By now, the underground Stones album had been released. At first, it was available only in small numbers. Shortly after Christmas, most stores on the West Coast had sold out. Suddenly, it became available again in larger quantities than ever before, and a price war ensued.

In the Bay Area, Leopold's, the nonprofit record store owned and operated by Berkeley students, got it first. In fact, they were told that they'd have it exclusively by the L.A. distributors who supplied them. But one other store in Berkeley got it immediately (200 copies), another a week later, and pretty soon a Palo Alto store and one in San Francisco were handling it as well.

Over a two week period, Leopold's had received about 1600 copies of the Stones album. They had planned to hold onto them all until they had saturated their market, and then start shipping them out wholesale to other stores in Northern California.

Leopold's had also been the prime Berkeley outlet for Great White Wonder. They had sold about 3000 copies at prices ranging from $6.67 down to $5.24 after paying $5 to $3.50.

They got the Stones album from the same distributor who supplied them with Great White Wonder. Shortly after receiving the Stones LP, Gervich and a couple others took a few copies over to KSAN in San Francisco, which hadn't yet received a copy. And who should be there but Sam Cutler, road manager for the Stones on their recent U.S. tour. "Cutler listened to it and really dug it, the sound, the music and everything. He bought a copy from us, then bought five more for each of the Stones. So we ended up selling the Stones their own album," Gervich laughed.

Other stores in Berkeley weren't taking the matter quite as lightly. One manager, who had stocked everything he could get his hands on, had been told by his Columbia sales representative that he should be expecting a letter in the mail pretty soon. The sales rep didn't give any hints about what the letter would say, but the store owner assumed it would be a cease and desist order.

And at Discount Records in Berkeley, manager Don Ellis was saying, "Our policy is not to sell the bootlegs. We sold Great White Wonder for a while, because I really hadn't thought about it. Like, all I could think about was, wow, it's Dylan, and I really didn't think about the moral question. Then some Columbia attorneys came in the store and asked me if I realized what I was doing. The artist should have some say about what's released, and he should get paid."

Discount Records is owned by CBS. Ellis said there was no coercion on the part of Columbia attorneys, but that they just convinced him selling bootlegs was a bad idea. "When I see it now, I know it's bad," Ellis added. "This will make the artist afraid to appear in public. It's bad for him all around."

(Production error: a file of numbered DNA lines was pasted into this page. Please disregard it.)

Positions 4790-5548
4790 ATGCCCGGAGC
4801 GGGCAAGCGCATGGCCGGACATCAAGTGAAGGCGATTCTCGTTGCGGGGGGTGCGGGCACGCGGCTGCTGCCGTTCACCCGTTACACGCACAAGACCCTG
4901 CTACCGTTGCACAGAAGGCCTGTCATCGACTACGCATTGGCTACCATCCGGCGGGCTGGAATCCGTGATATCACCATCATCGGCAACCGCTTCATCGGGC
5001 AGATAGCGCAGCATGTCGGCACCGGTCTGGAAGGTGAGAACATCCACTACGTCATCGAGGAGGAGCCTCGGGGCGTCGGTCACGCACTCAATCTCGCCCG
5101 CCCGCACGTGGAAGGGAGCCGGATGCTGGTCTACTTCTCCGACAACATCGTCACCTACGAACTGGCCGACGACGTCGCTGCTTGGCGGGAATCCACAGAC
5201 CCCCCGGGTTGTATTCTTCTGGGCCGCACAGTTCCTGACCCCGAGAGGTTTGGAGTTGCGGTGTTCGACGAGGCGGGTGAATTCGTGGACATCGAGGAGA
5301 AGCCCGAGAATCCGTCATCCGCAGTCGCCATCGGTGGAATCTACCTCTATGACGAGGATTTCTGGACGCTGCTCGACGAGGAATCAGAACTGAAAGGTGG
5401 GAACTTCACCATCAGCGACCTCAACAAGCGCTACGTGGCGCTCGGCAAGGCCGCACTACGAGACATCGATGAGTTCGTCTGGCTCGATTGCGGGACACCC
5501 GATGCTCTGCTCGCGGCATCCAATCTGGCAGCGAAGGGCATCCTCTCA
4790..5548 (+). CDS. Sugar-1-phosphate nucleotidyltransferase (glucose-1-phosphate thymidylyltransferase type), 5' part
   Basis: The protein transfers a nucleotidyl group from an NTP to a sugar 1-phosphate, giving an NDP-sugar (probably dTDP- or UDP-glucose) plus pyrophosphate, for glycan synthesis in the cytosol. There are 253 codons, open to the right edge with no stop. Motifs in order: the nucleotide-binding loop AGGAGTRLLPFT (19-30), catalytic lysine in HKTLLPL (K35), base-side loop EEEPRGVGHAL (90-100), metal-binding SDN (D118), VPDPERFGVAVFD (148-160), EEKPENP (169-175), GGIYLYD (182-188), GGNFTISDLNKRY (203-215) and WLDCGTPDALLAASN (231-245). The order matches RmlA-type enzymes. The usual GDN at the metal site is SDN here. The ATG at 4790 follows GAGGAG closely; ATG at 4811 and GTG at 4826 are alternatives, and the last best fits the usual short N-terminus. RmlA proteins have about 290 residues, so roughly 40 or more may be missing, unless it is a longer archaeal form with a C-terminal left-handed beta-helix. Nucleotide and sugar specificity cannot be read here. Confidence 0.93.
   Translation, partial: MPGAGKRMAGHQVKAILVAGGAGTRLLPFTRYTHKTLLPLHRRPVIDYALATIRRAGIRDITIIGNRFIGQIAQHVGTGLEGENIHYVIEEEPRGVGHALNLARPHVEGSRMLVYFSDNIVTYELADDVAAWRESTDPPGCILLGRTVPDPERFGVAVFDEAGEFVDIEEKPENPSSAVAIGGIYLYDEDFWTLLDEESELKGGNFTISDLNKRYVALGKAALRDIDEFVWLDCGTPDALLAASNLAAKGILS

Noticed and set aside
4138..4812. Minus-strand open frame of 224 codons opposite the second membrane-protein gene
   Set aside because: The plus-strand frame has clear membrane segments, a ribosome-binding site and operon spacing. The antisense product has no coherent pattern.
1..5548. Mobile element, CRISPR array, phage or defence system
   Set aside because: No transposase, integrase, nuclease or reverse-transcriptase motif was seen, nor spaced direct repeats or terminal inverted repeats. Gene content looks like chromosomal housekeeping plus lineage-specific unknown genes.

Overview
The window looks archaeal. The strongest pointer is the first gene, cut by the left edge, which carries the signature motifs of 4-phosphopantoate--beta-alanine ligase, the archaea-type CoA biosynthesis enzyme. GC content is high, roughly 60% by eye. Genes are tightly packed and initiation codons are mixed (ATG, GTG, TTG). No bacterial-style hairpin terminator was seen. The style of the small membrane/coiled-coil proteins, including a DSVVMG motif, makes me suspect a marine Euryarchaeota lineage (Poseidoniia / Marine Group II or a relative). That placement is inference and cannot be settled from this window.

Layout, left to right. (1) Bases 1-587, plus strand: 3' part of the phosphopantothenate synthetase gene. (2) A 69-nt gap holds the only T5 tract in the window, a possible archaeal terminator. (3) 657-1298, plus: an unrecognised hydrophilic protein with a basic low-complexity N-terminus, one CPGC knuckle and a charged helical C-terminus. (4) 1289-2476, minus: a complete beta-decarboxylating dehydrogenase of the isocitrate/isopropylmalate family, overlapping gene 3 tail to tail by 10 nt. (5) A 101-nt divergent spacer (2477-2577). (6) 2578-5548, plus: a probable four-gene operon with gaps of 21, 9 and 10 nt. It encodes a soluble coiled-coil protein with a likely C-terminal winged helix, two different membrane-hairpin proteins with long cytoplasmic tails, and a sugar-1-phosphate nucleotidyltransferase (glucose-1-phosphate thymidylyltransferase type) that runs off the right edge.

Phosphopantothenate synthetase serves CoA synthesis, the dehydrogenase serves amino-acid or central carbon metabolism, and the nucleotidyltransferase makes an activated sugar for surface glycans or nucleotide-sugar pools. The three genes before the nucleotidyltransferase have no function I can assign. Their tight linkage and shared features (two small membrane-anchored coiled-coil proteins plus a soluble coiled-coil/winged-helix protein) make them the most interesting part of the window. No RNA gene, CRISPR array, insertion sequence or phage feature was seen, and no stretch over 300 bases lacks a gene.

On December 20th, the Stones album turned up in Chicago. Noel Gimble, owner and manager of seven record stores there, was doing good business with them. He'd sold about 1000 copies of Great White Wonder at $9.95, and cleared his shelves of 2000 Stones albums at $5.50 each.

"I do a service to my customers, if you want to look at it that way," Gimble said, "Because I can make more money off a normal record. These are a headache in a way. I can't exchange them, I don't know who I'm dealing with, it's getting out of hand. It's a bit of a touchy subject here. My distributors are concerned, but really pretty easy-going. They know it won't re-occur to a great proportion. It's not the kind of item I can keep re-stocking."

By early January, the prime movers of LIVE r Than You'll Ever Be were willing to speak openly, but anonymously about their business. A young man with long hair and a full beard, one of the partners, said the whole operation started in New York about two weeks before Christmas. He and a friend bought 5000 copies back East at $2.50 each, plus shipping charges, with the understanding that they'd have an exclusive on the record in the L.A. area.

"There's really nothing exciting about this," one of them remarked. "It's just an ordinary wholesaling operation, cut-and-dried.

"Do you really think the Stones miss the money we're making? Whatever we take out of their pockets, we're doing as much for them in terms of publicity and interest in their music. The word moral doesn't apply. It's a matter of get what you can, and when someone else pops up copying our stuff, we do what we can to get more product at less cost. Maybe that's what the big record companies should do — compete with us. They weren't going to release this material anyway, were they?"

At Sam Goody's, largest record store in the East, executive buyer Sam Stolon said, "We wouldn't buy them. We're a public company which isn't allowed to buy such an album. We wouldn't sell them at a nickel apiece. The dealer is as responsible as the manufacturer."

Village Oldies, however, moved about 200 copies of Great White Wonder at $4 or $5 each. Stealin' went for $6 even though a single album, because the quality was much better. They sold 50 copies. At the House of Oldies, GWW went for $15, about the highest price in the country; they sold a three-record set (including Troubled Troubador) for $25. Two store managers have been told by their distributors that they have access to unlimited numbers of the Stones album if they want it, but both refused to sell it.

One customer in a New York store said he'd bought a casette recording of the Beatles' as-yet-unreleased album, Let It Be, when he was in Miami for the Pop Festival.

One of the producers of the Stealin' album was interviewed by John Carpenter of the Los Angeles Free Press, and afterward refused all further press contact. "Some of these songs are better than the shit that Columbia has released," the bootlegger said. "They just keep sitting on them so you might say, in a sense, we're just liberating the records and bringing them to all the people, not just the chosen few."